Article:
Cyclamen Persicum's Avatar
 
Mar 2003

34 Posts
Default

And just what do you think the "Div" operator does?

Such a clever guy! "Div" is division within machine precision and worth nothing. When we had made "subst of all vars" the LONG DIVISION is not required completely anymore.
Cyclamen Persicum is offline   Reply With Quote
Old 2004-01-01, 16:01   #10
dsouza123
 
dsouza123's Avatar
 
Sep 2002

2×331 Posts
Default

Cyclamen, thanks for the detailed explanation and fully worked example of Montgomery modular reduction without any division and repetitive subtraction.

I am sure there are more people who want to understand Montgomery modular math, I certainly do.

I'm always glad to learn a new algorithm/ math technique.

Coding in pascal is appreciated, the code I've been working in is in Delphi/pascal.

I will code the powering using the 2^32 ary numbers, array of longword/cardinal numbers.

Wacky, thanks I did code using your suggestion for the approximation of M but haven't finished testing it.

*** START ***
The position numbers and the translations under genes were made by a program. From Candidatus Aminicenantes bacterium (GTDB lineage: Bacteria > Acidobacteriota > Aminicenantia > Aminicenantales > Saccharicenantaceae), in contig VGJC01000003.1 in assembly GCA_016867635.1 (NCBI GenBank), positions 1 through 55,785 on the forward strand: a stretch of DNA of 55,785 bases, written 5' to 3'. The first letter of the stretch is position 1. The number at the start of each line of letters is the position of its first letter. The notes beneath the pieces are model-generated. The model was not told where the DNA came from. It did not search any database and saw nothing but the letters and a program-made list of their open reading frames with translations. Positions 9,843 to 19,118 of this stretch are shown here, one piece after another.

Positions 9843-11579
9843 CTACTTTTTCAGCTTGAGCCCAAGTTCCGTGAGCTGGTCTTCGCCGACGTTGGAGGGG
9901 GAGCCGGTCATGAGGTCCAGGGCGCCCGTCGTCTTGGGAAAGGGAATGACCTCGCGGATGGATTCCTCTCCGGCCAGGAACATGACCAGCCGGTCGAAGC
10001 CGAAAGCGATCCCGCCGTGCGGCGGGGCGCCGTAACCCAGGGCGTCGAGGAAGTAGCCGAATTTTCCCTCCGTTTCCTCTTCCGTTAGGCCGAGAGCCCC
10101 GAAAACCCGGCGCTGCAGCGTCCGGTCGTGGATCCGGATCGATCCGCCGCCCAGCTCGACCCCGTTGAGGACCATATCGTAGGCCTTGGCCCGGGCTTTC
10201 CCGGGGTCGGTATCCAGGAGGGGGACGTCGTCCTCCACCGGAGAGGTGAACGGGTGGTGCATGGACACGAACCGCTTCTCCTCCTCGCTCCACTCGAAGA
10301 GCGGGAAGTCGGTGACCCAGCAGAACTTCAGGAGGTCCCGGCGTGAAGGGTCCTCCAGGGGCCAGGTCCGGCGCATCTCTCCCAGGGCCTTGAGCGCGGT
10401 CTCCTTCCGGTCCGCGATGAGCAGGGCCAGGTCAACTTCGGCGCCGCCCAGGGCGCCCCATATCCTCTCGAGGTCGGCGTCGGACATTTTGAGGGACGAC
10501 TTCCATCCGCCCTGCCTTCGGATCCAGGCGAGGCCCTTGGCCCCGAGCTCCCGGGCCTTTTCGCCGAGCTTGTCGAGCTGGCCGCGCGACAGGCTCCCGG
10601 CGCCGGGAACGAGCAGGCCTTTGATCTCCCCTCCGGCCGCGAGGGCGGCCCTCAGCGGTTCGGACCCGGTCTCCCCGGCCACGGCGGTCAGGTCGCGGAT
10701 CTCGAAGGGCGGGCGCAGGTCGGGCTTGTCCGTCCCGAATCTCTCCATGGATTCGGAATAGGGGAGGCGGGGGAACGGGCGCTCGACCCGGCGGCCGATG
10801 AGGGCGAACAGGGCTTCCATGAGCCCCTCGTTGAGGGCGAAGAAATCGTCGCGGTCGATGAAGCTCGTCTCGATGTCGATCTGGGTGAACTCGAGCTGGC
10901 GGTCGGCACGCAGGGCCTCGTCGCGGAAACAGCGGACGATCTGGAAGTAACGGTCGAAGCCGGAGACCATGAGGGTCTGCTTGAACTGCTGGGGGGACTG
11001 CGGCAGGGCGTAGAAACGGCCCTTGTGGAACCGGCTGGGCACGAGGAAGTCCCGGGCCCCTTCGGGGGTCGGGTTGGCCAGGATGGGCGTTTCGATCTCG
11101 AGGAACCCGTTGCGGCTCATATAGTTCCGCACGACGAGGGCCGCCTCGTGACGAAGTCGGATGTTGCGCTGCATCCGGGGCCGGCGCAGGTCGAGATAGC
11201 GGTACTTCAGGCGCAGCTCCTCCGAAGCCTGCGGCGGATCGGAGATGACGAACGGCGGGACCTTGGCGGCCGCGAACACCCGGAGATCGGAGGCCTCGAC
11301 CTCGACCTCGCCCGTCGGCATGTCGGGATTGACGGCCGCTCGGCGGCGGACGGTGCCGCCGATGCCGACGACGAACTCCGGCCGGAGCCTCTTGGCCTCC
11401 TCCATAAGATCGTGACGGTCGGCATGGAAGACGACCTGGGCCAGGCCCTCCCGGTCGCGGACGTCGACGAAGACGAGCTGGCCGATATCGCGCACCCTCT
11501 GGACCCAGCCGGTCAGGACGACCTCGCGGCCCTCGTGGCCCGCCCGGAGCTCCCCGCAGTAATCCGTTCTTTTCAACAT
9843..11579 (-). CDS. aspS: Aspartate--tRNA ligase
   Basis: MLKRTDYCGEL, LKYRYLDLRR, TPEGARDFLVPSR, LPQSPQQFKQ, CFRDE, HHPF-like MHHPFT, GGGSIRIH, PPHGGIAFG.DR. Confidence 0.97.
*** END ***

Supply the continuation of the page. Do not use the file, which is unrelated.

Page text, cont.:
When the code is working the program source/executable will be posted.
dsouza123 is offline   Reply With Quote
Old 2004-01-03, 04:07   #11
dsouza123
 
dsouza123's Avatar
 
Sep 2002

2×331 Posts
Default

Wacky, tested the approximate mod function, my code has some bugs
( only works for values that fit in a single 32-bit longword ) but still working on it.
The bugs may be in the functions and procedures that the modlw calls and not the modlw itself.

Code:
Procedure modlw(var r:lwarr; rst,fff:lwarr);  // mod of binary array
var
  i,c   : integer;
  k     : integer;
  f,t   : lwarr;        //  lwarr = array[0..lwhi] of longword;   lwhi = 31
  hr,hf : integer;
  sld   : integer;
  reps  : longword;
  
begin
  hr := 0; hf := 0;
  for i := 0 to lwhi do begin
    r[i] := rst[i];    if r[i] > 0 then hr := i;
    f[i] := fff[i];    if f[i] > 0 then hf := i;
    t[i] := 0;
  end;

  sld := 0;
  if (hr > hf) then begin       // r larger
    if (r[hr] > f[hf]) then       // r high > f high
      sld := hr - hf;
    if (r[hr] = f[hf]) then       // r high = f high
      sld := hr - hf;
    if (r[hr] < f[hf]) then       // r high < f high
      sld := hr - hf - 1;
  end;    

  if (hr = hf) then             // equal size
    sld := 0;
  if (hr < hf) then             // r smaller
    sld := 0;

  if (sld > 0) then begin
    for i := 1 to sld do
      shiftleft32(f);
    if (r[hr] = f[hf+sld]) then begin